A 250 billion rupee ($ 3.5 billion) fund set up by the Indian government to complete stranded housing projects is expected to deliver its first finished apartments in 2021, providing a model for a problem that has destroyed the savings of thousands of home buyers and developers go bankrupt.
The fund will deliver 16 or more 4,000 housing projects in the fiscal year starting April 1, said Irfan A. Kazi, chief investment officer at SBICAP Ventures Ltd., the manager of the government-appointed alternative investment fund. The Special Window for the Completion of Construction of Affordable and Middle-Income Housing Projects (SWAMIH) fund was announced in November 2019.
At the time, India had around $ 63 billion in projects stalled as an economic downturn and a cascading credit crunch in the industry. Builders were unable to repay their loans, forcing banks to write off debts and worsen what was already one of the largest piles of bad loans in the world. Prime Minister Narendra Modi’s government created the fund as a measure to unblock funding pipes.
Kazi spoke in a telephone interview on February 12. His answers have been edited for clarity.
Q. How much money was disbursed?
A. We have approved approximately 159 projects involving an investment of approximately Rs 145 billion, which will complete approximately 100,000 housing units. Of this total, around 47 projects (Rs 50 billion) have received final approval, but 112 are early stage approvals, for which due diligence is pending. We do not disclose the amount of disbursements as we only grant funding based on project progress; two projects will complete construction by April.
Q. What kind of feedback do you expect?
A. We take care of the assets and cash flow first, so when projects are completed we are the first to get our money back. Existing lenders must agree to take on the second charge. We invest through non-convertible zero coupon debentures. All our investments are made at a standard internal rate of return of 12% on all projects.
Q. Was there a refusal?
A. There has been strong resistance from lenders about our first charge on repayment, but as our transaction history shows, this hurdle is gradually being overcome. We now allow collateral sharing with lenders and cash flow sharing to some extent. We continue to have internal discussions and with the Ministry of Finance on the criteria that can be relaxed.
Q. Who are your investors?
We have 14 investors, the government has 50% in the fund, Life Insurance Corp. and State Bank of India each have 10% and the rest are other public and private sector players. Global funds have not shown much interest for several reasons: They prefer profitable office and warehouse assets to housing. They also expect returns of over 20% to account for risks such as asset class and exchange rate, the level at which our projects will be loss-making. We have so far raised 100 billion rupees (of the 250 billion rupees planned for the total fund), but the government has assured us that more rupees will be available if needed.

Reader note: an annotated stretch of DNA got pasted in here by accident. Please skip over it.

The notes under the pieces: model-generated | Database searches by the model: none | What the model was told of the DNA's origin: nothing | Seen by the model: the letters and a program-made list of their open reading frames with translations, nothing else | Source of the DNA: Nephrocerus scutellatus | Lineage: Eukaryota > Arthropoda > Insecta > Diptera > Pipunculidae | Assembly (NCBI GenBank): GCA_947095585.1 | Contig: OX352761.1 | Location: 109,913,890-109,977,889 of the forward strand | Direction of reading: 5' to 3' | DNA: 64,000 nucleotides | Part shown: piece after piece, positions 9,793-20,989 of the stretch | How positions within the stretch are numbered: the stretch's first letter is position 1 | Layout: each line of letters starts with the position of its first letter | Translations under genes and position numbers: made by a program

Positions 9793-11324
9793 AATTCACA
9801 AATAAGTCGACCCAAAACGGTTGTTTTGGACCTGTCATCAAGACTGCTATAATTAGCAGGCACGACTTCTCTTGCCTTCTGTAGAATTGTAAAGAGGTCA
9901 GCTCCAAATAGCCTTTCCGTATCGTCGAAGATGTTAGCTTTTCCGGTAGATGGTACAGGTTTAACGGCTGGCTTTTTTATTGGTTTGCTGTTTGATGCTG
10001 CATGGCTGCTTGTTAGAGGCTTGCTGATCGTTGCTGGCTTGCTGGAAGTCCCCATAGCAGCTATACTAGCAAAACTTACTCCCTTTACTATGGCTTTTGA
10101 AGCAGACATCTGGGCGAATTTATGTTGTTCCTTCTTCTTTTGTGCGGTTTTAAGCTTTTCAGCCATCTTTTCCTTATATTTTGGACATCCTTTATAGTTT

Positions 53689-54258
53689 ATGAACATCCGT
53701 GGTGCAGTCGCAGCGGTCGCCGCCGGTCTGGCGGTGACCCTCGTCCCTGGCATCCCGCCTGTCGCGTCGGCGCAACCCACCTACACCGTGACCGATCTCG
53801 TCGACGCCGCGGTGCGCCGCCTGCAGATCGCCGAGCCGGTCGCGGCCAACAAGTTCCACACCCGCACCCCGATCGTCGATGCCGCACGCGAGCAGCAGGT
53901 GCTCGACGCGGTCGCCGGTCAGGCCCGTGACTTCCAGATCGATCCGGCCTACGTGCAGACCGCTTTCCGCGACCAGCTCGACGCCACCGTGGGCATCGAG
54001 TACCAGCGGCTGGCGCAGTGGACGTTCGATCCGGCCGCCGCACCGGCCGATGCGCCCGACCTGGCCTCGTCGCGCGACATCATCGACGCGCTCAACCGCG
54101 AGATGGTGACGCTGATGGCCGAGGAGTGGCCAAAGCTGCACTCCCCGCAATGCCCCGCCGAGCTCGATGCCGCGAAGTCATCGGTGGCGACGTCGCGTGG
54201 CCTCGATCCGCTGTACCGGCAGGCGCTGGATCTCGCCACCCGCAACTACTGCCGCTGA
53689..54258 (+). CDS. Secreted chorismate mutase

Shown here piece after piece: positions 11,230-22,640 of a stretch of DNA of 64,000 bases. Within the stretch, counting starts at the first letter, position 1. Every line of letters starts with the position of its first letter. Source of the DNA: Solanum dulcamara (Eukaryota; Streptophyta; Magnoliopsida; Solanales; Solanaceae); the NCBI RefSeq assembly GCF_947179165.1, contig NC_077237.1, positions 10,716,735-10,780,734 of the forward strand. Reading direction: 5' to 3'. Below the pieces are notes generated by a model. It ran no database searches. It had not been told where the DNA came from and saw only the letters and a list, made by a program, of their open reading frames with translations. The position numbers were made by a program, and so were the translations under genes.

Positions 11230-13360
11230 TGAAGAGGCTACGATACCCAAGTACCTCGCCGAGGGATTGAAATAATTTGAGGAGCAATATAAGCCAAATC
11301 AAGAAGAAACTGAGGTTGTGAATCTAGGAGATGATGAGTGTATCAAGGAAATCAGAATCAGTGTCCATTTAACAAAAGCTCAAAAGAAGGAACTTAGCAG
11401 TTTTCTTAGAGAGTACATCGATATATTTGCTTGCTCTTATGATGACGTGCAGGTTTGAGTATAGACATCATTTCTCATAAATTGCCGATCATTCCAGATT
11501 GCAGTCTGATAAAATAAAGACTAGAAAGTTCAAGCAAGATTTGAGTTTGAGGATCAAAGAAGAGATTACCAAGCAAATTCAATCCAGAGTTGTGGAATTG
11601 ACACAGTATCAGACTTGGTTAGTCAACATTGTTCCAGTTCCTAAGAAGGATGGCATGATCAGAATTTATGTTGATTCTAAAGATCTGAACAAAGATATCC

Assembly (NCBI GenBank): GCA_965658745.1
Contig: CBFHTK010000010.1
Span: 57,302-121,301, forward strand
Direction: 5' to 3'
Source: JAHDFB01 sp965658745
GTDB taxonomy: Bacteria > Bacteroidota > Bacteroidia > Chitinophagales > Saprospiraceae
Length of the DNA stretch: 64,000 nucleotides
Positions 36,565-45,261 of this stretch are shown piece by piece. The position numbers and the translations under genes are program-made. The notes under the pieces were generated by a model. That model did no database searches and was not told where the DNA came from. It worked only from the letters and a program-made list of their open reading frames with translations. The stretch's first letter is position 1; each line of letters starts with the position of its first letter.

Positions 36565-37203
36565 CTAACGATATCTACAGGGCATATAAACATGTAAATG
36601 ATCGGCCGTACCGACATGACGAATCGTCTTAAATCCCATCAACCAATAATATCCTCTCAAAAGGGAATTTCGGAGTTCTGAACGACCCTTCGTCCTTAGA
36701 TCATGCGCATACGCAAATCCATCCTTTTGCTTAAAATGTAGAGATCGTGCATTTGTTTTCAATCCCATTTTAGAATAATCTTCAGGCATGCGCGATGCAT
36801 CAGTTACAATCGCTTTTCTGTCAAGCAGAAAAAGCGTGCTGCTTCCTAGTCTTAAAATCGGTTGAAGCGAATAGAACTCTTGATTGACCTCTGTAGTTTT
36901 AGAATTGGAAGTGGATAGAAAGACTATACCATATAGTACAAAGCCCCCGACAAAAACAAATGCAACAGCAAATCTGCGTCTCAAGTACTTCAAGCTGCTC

Q. What type of challenge has the fund faced?
A. In many cases we are dealing with the lower echelon of companies, which have lost manpower and some do not even have the financial team anymore, so due diligence can be difficult. A certificate of no objection from existing lenders has only arrived in some cases and takes an extremely long time. Then there are also ongoing legal cases or homebuyers seeking compensation.
Q. What do you count as success?
SWAMIH is a social impact fund to complete the construction of blocked houses. It is also our performance criterion. When you look at parameters like setup time, fundraising time, we’re probably the fastest. The fund was created in a month after the official announcement (2019), the capital was raised in a month. No real estate fund, I believe, has probably made more than 100 transactions in its lifetime. We are now close to 150 transactions. But housing immobilization is still a huge problem and it’s a growing problem. (NOTE: India had around $ 63 billion in such stalled projects in its seven largest cities in 2019, which rose to $ 55.8 billion in December 2020, according to Anarock Property Consultants)
Q. How and where does the fund work?
A. Before establishing the fund, we did a market research which found that around 40% of stressed projects were in the National Capital Region, around 25% in the Mumbai metropolitan area and the seven major cities. accounted for about 85% of all blocked projects. However, we are a pan-Indian fund and provide democratic access to developers located anywhere in India where the Real Estate Regulation and Development Act is applicable; in fact, over 90% of the submissions we receive come from our website.
Q. How has the pandemic affected you?
A. When the distress in the environment increases, the flow of our transactions increases. Then around Diwali (the Hindu festival celebrated in November 2020), there was a significant improvement in real estate sentiment due to government measures, including emergency lines of credit and reductions in stamp duties, which offered a relief to some developers and they then withdrew their requests. But since January, the flow of transactions has improved again as developers question whether the recovery in sales will continue.
(Except for the title, this story was not edited by NDTV staff and is posted from a syndicated feed.)